The birth and perpetuation of this addiction is immediate and sustained across all phases of the toxic relationship cycle: idolization, devaluation and discard phases.

All toxic relationships oscillate and cycle through these phases repeatedly from one phase to the next and back to the other phase and then back again. The oscillation is so slow and insidious in the beginning that victims do not notice.

The idolization phase, the most addictive of the phases, is the dominant phase in the early months and years. Although the idolization phase is often front-and-center in the beginning, the devaluation and discard phases are ever present.  In addition, the idolization phase is present even during intense periods of devaluation and discard. Like a dangling carrot of hope that fades and then comes back into focus and fades and then comes back into focus.

The overlapping and intermingling of the three phases results in extremely high levels of dependency for acceptance and approval from the sociopath.

Idolization Phase

What the sociopath does during the idolization phase…

The sociopath idolizes and praises everything about you and compares you to every past love interest, wife, girlfriend, and even his mother. You are the best, the only one who has ever understood him, the one, his soul mate and he can’t imagine life without you by his side.

What you do during the idolization phase…

You eat up the praise and compliments. Who wouldn’t? This is also the time in which you make excuses for those red flags you see. Instead of seeing him as a loser who can’t keep a girlfriend or fiancee or wife, you see the sociopath as a sympathetic character, a lost and stray dog in need of your TLC. He told you how much he admires your strength, courage and ability to nurture. So your desire to further demonstrate your strength, courage and ability to nurture kicks in, and you are immediately entranced into giving him all of your love and attention. Soon, the sociopath’s needs and desires overshadow your own.

Devalue Phase

What the sociopath does during this devaluation phase…

The sociopath insidiously chips away at all those things for which he originally praised and complimented you.

>>Your cooking was superb; now it needs a little something. (But he hasn’t a clue what it is and instead says something like, “Oh, you’re so smart. You can figure it out.”)

>>Your hair is now suddenly too long or too short or not the best color for you. (He’s only looking out for his amazing GF and wants her to look and feel great about herself, right?)

>> Your clothes, your shampoo, the car you drive, the way you care for your dog, the way you run your business…it could all be improved. (After all, says the sociopath, you are so good at finding solutions and fixing them immediately, right?)

What you do during the devalue phase…

You never question the criticisms. You love the sociopath and will hyper vigilantly stay on task and slave away at improving your skills and abilities, never realizing the sociopath wants you to do this just to make the sociopath look good for being associated with you. The sociopath will take all the credit when you are complimented by others. Behind your back he will make remarks like, “She finally listened to me. I can’t believe she was doing it that way, can you? She’s so smart, isn’t she? Just amazing.”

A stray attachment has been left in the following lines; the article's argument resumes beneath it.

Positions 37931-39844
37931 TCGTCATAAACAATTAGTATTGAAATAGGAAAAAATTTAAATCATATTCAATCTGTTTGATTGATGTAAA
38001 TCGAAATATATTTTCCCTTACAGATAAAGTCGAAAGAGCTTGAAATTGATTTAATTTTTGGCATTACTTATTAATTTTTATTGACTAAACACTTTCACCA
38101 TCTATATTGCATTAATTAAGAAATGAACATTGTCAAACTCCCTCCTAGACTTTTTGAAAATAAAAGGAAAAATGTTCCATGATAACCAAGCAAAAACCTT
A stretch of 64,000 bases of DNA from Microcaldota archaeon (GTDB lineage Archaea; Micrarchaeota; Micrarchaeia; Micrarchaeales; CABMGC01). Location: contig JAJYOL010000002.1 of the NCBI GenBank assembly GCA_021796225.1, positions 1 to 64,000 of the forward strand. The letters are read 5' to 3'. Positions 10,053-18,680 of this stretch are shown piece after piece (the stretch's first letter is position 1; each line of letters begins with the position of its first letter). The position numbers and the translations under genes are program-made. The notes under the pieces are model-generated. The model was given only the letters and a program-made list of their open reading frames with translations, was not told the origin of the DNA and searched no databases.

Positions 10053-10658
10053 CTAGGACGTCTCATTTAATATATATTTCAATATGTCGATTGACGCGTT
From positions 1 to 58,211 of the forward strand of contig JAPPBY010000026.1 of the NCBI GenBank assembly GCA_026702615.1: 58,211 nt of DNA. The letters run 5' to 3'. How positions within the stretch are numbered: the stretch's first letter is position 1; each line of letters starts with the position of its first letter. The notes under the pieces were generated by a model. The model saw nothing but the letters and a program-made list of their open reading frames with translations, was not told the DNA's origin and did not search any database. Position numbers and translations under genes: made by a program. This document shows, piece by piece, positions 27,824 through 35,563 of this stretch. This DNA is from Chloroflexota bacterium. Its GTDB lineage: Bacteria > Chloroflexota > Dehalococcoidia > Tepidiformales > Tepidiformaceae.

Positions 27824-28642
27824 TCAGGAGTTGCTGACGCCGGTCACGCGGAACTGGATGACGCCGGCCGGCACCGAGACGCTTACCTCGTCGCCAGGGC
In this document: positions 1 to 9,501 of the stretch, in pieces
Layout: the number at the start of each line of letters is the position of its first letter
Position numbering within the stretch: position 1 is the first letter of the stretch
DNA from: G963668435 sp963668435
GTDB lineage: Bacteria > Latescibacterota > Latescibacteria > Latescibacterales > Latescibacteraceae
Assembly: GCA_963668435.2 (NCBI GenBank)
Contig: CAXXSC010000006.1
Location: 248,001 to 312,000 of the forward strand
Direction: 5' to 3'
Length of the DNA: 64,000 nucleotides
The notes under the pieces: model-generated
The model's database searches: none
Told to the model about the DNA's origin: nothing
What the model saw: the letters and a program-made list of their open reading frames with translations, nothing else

And those people will only hear the last part of his back-handed compliment and come to you and say, “Wow. You guys make a great team. He loves you so much.” And all the sociopath is doing is barking orders at you, but you’re too distracted by the need for acceptance that you miss the irony in everything the sociopath projects in your direction.

Remarkably, you feel even more idolized and loved while simultaneously being devalued, not realizing you are being drained of your self-will, vitality and naturally zest for life. Every decision you make is unknowingly guided by the sociopath’s subtle devaluation of you, because you desperately NEED the sociopath’s approval.

Discard phase

What the sociopath does during the discard phase…

The sociopath is no longer subtle about his devaluation. The sociopath either stonewalls you, ignores you and/or dismisses everything about you in hopes you’ll get the message and just leave the relationship (he’s got someone else waiting in the wings, you know?) or the sociopath is direct and down-right nasty and tells you how much you suck. He attacks all the things he once praised about you and even goes as far as telling you that you never would have reached the success you reached if not for the sociopath’s influence and encouragement. You’re so ungrateful and hateful. The sociopath can’t believe how much time he wasted trying to make the relationship work.

What you do during the discard phase…

If the sociopath is subtle/passive-aggressive with his “punishment” of you, you will probably approach the sociopath with concern. You might start up a conversation like this:

“I love you, but I’ve noticed you haven’t been happy. I want you to be happy. Is it me? Did I do something wrong? If it’s me, please tell me what it was and I will fix it.”